We’ve all seen them in the movies – massive tsunamis of snow plummeting after the main protagonist, consuming all the slower, unnamed henchmen in its wake. But not all of us can ski like James Bond. If a regular person – a henchman even – is caught in an avalanche, what are we to do?
If you don’t have access to avalanche forecasts, I have good news. Avalanche Canada has a special tool designed to rate the danger of your area. Based on recent weather and geography, they named it the Dangerator – easily the best name for a safety program I’ve ever seen. Use their video to learn how to spot potential avalanche dangers and avoid them. Avalanche Canada also provides courses and training for avalanche avoidance and survival.
Pre-trip planning is often overlooked but it’s the simplest way to minimize your risks of a Bond-style snowtastrophe. Look into weather conditions expected before and during your planned trip. Research your planned route and take note of avalanche forecasts. Decide carefully on the companions you want to travel with and know their backcountry experience. Be sure of the gear you’ll need and whether a self-guided or group expedition would best suit your needs.
Last but not least, don’t forget to let people at home know your itinerary. Should you not arrive back home on schedule, they can alert authorities immediately.
All major hikes begin at a trailhead, whether it’s marked or just the agreed ‘starting point’ for your journey. This is a good time to do one last check on gear, conditions and human factors.
Be sure that everyone has the individual gear they need. Take care to ensure that the group is well equipped with any communal items. Everyone should know who is carrying which communal items in case they are needed in a hurry. The Association of Canadian Mountain Guides has a great gear checklist here.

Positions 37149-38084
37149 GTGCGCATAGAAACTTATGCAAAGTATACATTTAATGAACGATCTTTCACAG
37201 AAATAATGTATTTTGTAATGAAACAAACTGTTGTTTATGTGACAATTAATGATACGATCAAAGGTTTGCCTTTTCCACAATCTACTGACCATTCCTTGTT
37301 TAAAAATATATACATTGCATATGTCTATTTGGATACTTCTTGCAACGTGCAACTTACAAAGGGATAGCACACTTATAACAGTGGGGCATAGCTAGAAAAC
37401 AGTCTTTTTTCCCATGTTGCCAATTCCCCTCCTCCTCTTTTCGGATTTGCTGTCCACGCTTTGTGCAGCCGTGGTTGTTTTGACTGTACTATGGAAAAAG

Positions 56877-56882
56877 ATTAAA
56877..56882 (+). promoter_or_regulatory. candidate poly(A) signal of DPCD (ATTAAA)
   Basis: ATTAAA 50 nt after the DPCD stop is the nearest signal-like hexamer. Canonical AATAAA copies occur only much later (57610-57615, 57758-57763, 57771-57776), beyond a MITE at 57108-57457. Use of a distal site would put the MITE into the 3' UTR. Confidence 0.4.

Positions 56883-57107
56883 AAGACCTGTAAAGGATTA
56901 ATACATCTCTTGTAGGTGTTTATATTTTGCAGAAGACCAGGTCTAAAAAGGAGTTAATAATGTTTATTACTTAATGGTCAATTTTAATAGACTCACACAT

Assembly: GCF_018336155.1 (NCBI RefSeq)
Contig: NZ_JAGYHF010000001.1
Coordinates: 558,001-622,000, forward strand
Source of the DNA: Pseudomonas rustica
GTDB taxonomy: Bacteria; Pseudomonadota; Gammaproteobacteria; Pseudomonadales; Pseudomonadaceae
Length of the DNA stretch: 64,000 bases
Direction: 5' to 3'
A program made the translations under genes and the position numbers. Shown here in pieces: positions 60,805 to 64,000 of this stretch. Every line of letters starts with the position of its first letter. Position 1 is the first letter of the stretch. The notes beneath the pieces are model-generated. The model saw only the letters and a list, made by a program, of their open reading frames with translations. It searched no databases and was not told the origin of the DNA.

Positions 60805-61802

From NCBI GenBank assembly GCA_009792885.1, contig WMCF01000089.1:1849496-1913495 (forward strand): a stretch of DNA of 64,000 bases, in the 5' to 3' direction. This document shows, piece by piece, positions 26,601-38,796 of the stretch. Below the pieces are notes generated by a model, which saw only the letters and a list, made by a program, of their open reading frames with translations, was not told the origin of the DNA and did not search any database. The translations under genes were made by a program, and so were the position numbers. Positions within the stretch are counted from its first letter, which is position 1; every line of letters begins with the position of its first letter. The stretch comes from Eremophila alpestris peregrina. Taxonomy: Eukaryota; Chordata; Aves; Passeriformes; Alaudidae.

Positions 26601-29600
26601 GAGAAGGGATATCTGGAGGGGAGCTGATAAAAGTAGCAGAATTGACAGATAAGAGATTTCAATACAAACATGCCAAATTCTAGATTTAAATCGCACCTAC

Double check that the weather and avalanche forecasts are consistent with what you’re seeing and that your information is recent. Think through how the weather will affect any avalanche risks.
Sometimes not everyone is ready for the same hike. Be sure the group understands what the risk factors of the trail are – they must be comfortable taking on these risks. If there is a broad range of experience in the group, it may be wise to implement a buddy system between veterans and newbies. Be sure that everyone takes safety seriously – the last thing anyone wants is to get into serious trouble because one goofball ignored protocol.
Do your best to keep out of the snow’s path. If that’s not possible and you are caught up in the snow, try either of the following: use swimming motions to stay near the top or grab a tree to avoid being swept away. As the snow slows down, cover your face with your arm or hands to create an air pocket. If things settle, and you don’t know which way is up (we’ve all been there) – spit, it will always fall downwards. There is gear that can help you stay afloat in snow or be visible to rescuers. Inflating jackets, avalanche cords and trackers are all great additions to your winter hiking kit.
Hikers can’t wait for search and rescue when a member of their troupe is buried. They need to initiate a rescue immediately. There are courses that train in the proper procedures. In addition, there are avalanche poles, collapsing shovels and tracking devices that can help. However, for those of us who just want to read a simple internet article, there’s good old Wikihow on how to survive an avalanche.
There is so much to learn about avalanches and safe conduct around them. We’ve barely covered the tip of the iceberg! If you are going for a winter hike, and not just reading for curiosities sake, I highly recommend spending time on the above linked websites (okay, maybe don’t spend too long on Wikihow). They both have oodles of great information compiled by seasoned experts.
If you’re looking for a start to your hiking supplies, we offer a variety of first aid kits, perfect for any situation. Thanks for reading!
This article was written by Zenia Platten – Author and emergency preparedness professional.